Breakfasts may include oatmeal, scrambled eggs, French toast, bacon, toast, fresh local fruit (pineapple, oranges, bananas, mango, papaya, apples, watermelon, etc.), brewed coffee from the Mtuy family farm, tea (including herbal), and cocoa. Lunches feature bread, sliced meats, tuna, cheese, homemade soup, peanut butter and jam, avocado, cucumber, tomato, fresh local fruit, juice, and hot drinks. Afternoon tea at camp after the day’s climb might have hot drinks, warm cashews and peanuts, popcorn, or cookies. Dinners always include a homemade soup made with organic vegetables from Simon’s garden (such as pumpkin, pea, butternut squash, lentil, and mixed vegetable), and may feature chicken, beef or lamb stew, fish, brown rice, couscous, coconut rice, pasta, sweet potatoes, salad, a wide variety of fresh steamed vegetables (carrots, cauliflower, kale, broccoli, squash, Swiss chard, etc.), with fresh fruit or cookies for desert.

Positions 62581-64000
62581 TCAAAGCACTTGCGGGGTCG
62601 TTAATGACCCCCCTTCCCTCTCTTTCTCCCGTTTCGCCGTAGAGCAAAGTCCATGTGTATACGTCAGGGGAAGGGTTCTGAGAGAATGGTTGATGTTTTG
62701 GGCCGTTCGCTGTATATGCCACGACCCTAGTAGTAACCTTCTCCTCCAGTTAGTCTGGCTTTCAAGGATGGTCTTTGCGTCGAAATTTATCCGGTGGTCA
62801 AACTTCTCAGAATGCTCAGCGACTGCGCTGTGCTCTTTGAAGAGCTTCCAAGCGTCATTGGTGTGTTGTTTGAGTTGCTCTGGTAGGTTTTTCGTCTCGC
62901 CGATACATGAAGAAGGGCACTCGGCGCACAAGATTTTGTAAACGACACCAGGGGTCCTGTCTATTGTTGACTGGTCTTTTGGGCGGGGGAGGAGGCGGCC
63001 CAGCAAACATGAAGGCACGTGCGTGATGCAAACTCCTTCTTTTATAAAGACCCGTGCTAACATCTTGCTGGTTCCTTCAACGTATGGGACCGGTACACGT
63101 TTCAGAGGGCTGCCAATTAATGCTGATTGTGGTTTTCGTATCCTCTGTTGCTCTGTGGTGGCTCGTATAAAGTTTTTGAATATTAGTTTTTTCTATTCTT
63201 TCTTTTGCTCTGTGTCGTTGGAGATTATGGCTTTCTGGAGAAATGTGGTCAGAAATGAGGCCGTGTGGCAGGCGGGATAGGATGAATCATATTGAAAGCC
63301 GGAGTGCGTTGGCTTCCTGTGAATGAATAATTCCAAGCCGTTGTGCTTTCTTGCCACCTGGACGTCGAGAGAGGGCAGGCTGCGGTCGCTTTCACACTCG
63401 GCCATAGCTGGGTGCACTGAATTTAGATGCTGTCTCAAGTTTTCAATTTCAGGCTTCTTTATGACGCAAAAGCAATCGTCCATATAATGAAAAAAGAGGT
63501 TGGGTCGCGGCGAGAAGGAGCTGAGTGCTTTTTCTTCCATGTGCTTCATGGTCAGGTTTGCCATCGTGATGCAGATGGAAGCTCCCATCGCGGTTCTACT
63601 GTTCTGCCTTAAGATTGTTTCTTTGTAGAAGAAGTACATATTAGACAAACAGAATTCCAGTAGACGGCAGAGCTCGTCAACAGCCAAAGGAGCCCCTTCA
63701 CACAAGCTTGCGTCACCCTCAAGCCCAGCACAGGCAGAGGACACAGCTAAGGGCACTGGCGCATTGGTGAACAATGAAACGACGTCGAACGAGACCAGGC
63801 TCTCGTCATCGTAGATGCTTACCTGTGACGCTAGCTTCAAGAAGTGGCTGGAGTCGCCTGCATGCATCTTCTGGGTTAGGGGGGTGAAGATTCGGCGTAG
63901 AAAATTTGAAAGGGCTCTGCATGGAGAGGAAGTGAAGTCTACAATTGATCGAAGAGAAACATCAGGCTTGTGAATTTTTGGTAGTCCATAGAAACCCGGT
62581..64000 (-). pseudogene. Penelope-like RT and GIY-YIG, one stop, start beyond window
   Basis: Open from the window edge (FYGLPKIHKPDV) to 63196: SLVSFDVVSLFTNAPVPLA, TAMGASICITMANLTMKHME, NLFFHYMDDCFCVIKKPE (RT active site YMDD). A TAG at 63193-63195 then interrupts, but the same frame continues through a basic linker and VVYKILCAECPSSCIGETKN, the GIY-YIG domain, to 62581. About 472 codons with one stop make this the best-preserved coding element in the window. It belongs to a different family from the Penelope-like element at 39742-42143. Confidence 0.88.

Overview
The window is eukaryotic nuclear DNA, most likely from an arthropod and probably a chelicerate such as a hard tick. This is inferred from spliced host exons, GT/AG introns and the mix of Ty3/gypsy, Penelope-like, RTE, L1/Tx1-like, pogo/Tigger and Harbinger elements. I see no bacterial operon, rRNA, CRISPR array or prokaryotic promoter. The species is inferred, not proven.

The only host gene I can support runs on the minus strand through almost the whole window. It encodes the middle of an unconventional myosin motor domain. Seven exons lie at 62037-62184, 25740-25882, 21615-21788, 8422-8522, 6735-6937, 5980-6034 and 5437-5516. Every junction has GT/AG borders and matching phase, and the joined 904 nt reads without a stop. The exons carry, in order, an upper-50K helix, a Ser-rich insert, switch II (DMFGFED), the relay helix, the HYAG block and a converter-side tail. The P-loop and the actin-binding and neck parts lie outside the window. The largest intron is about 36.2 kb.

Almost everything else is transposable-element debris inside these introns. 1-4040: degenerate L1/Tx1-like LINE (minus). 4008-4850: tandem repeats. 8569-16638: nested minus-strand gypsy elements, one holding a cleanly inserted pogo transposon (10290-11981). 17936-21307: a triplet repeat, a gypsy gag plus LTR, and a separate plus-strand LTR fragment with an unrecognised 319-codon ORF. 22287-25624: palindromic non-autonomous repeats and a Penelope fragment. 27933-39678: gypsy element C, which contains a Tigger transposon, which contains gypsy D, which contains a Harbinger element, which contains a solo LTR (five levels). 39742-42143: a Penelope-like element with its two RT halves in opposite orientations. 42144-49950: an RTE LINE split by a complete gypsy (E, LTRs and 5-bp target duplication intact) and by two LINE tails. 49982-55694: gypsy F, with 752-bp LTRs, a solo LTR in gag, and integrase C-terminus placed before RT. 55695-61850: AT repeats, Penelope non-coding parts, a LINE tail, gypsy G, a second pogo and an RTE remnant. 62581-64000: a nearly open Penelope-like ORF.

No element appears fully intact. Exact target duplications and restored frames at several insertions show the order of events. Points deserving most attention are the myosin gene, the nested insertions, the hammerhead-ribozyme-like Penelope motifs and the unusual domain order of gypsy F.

SENE Sample Camp Menus.

While meals on the climb are plentiful and provide the nutrition needed to summit Kilimanjaro, we advise that you also bring a stash of your favorite snack foods to eat while on the trail. These help you maintain your energy and replenish calories from your exertion. Bring foods that you will eat even when not hungry (altitude causes a loss of appetite), such as trail mix, hard candy, jerky, energy gels, chocolate, or bars of any sort.

Drinking Water
Filtered water on KilimanjaroOur guides will remind you to drink, drink, and drink more water to aid in acclimatization and keep you well hydrated. We suggest you bring several packages of sports drink powder, which will add flavor to your water (to encourage you to drink more) and for important electrolyte replacement.